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After Trump bans mask exports, "infuriated" Canadians remind U.S. they helped during 9/11

Will Trump use the Defense Production Act?

Some "infuriated" Canadians are questioning President Trump's ban on exports of N95 masks to America's neighbor to the north. One Canadian leader responded to Mr. Trump's restriction by reminding the world that Canada stepped up to help Americans after the September 11th attacks. 

"To say that I'm infuriated by the recent actions of President Trump of the United States is an understatement," Newfoundland Premier Dwight Ball told the Associated Press. "I cannot believe for a second that in a time of crisis that President Trump would even think about banning key medical supplies to Canada."

On 9/11, 7,000 airline passengers on flights to and from the U.S. were grounded in Newfoundland, Canada, were residents offered them safe harbor. The small town of Gander only had about 500 hotel rooms, former Gander Mayor Claude Elliott said, but volunteers and the Canadian military made sure everyone had a place to stay. 

The story of the town's generosity toward the passengers even inspired the hit Broadway musical, "Come from Away." It exemplifies how humanity prevails, even during the darkest times. 

Now, Premier Ball is reminding Mr. Trump of that generosity. "Newfoundland and Labrador will never give up on humanity. We will not hesitate for one second if we had to repeat what we did on 9-11. We would do it again," Ball said in the AP interview.

"This is a time when we need to work together to continue to protect our residents and keep them safe from COVID-19 no mater where they live or what passport they hold," he continued.

Elliott, who served as Gander's mayor for 21 years, also spoke out on the matter. "I understand the United States is going through a very dramatic time, especially in New York, and they need a lot of supplies, but we're fighting an enemy that is just not one state, it's the whole world," Elliott said. "And when we come to those times of tragedy in our life, we need everybody helping each other."

Some Canadians tweeted about their disappointment in Mr. Trump's restriction. "Remember when Canada took in stranded US planes on 9/11, sent troops to die alongside US soldiers in Afghanistan, sent help to New Orleans after Katrina? Because Donald Trump clearly doesn't," Canadian TV executive Troy Reeb wrote.

Mitch Garber, an investor and member of the Order of Canada, wrote: "Today Canadians are deeply disappointed in @realDonaldTrump's actions regarding the availability of @3M masks in Canada. It's worth noting that these masks are made with Canadian produced pulp, & Canada will not withhold that pulp, because that is not how countries act."

Last month, President Trump invoked the Defense Production Act, which gives the government broad authority to direct companies to meet national defense needs. Mr. Trump recently exercised that power when he ordered the Minnesota-based company 3M to stop selling surgical masks abroad.

Last week, 3M pushed back against Mr. Trump's restriction. In a statement, 3M said that the company and its employees "have gone above and beyond to manufacture as many N95 respirators as possible for the U.S. market." The statement added that there would be "significant humanitarian implications" if the company had to stop supplying masks to Canada and Latin American countries.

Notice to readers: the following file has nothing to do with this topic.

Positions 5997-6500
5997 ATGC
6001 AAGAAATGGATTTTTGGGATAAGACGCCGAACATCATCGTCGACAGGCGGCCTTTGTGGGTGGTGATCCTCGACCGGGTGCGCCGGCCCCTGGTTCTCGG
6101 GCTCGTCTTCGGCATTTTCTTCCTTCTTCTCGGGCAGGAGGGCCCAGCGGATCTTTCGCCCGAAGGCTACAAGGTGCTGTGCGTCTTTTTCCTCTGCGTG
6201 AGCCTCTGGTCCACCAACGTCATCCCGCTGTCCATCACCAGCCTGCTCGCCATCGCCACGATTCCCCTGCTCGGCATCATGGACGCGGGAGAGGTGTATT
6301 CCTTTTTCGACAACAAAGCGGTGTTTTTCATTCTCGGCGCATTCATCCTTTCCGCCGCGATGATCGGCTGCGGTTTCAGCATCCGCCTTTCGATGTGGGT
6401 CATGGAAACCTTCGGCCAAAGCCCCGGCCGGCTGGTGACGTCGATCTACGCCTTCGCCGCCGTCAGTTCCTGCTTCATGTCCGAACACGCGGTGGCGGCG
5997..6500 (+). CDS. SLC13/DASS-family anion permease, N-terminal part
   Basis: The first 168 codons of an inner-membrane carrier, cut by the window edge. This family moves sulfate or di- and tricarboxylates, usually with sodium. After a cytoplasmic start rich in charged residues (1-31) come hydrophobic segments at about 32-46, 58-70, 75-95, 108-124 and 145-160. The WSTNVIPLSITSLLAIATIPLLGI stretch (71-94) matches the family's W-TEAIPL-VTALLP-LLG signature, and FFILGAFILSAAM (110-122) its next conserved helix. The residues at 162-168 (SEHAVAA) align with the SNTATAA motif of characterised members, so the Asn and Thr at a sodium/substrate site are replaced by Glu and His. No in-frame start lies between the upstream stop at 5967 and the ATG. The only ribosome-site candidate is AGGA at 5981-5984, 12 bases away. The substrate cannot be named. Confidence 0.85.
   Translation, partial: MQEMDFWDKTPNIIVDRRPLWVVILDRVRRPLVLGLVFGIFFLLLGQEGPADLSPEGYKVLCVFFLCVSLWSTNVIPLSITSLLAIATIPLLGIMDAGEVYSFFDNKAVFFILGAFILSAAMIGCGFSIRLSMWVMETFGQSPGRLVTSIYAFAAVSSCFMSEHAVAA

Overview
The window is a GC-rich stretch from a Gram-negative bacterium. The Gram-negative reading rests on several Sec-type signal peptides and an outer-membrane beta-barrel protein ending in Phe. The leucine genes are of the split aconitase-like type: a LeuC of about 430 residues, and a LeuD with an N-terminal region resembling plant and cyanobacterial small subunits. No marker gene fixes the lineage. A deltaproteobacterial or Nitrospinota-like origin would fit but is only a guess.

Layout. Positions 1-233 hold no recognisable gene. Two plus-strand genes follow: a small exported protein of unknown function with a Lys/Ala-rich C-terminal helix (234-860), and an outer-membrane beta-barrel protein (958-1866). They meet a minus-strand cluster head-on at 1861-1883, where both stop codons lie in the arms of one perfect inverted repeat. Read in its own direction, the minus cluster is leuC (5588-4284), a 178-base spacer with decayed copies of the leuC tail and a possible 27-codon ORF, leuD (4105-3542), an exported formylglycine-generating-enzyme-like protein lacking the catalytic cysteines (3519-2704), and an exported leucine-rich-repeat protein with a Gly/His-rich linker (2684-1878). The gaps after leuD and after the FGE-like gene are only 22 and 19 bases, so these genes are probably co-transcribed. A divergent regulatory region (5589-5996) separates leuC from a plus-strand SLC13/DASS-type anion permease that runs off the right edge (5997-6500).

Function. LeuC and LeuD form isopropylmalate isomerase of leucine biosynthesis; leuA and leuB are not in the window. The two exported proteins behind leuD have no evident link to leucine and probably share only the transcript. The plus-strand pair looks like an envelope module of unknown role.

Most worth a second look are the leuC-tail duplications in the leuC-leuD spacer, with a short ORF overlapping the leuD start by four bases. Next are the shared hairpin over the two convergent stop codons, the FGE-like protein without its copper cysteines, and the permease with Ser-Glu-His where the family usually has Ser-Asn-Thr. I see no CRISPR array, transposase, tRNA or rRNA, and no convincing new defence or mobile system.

The company added that it is working to combat "unethical and illegal" price-gouging and unauthorized reselling of its products.

Canada, which has at least 15,940 confirmed coronavirus cases — substantially fewer than the United States, with over 337,900 — is still in dire need of personal protective equipment (PPE) for health care workers. 

500,000 masks were held up at the U.S.-Canada border on Sunday due to Mr. Trump's restriction, an Ontario government source said, according to Global News. Ontario Premier Doug Ford initially misstated that 3 million masks were held at the border.

Canada's Prime Minister Justin Trudeau did not confirm that the shipment of masks was blocked. "We are working very closely with all provinces and monitoring the levels of personal protective equipment and the challenges they're facing," Trudeau said during a press briefing on Monday.

Last week, the prime minister said he was "confident" this matter would be resolved and he looked forward to speaking with Mr. Trump about it. 

U.S. Secretary of State Mike Pompeo spoke with Canadian Foreign Minister François-Philippe Champagne about the matter on Monday. 

"They discussed national and international cooperation to contain COVID-19 transmissions and to address the public health threat caused by the pandemic," Pompeo's spokesperson Morgan Ortagus said in a statement. "Secretary Pompeo reiterated the United States' desire to work with Canada to ensure the viability of international supply chains for crucial medical supplies and personnel, while also meeting the needs of regions with the most severe outbreaks."

The two officials "also reviewed efforts to repatriate their citizens from cruise ships and third countries," the statement reads, referring to two cruise ships carrying passengers stricken with coronavirus. The ships were recently allowed to dock in Florida, but some passengers from other countries like Canada have not been allowed to disembark the ships.

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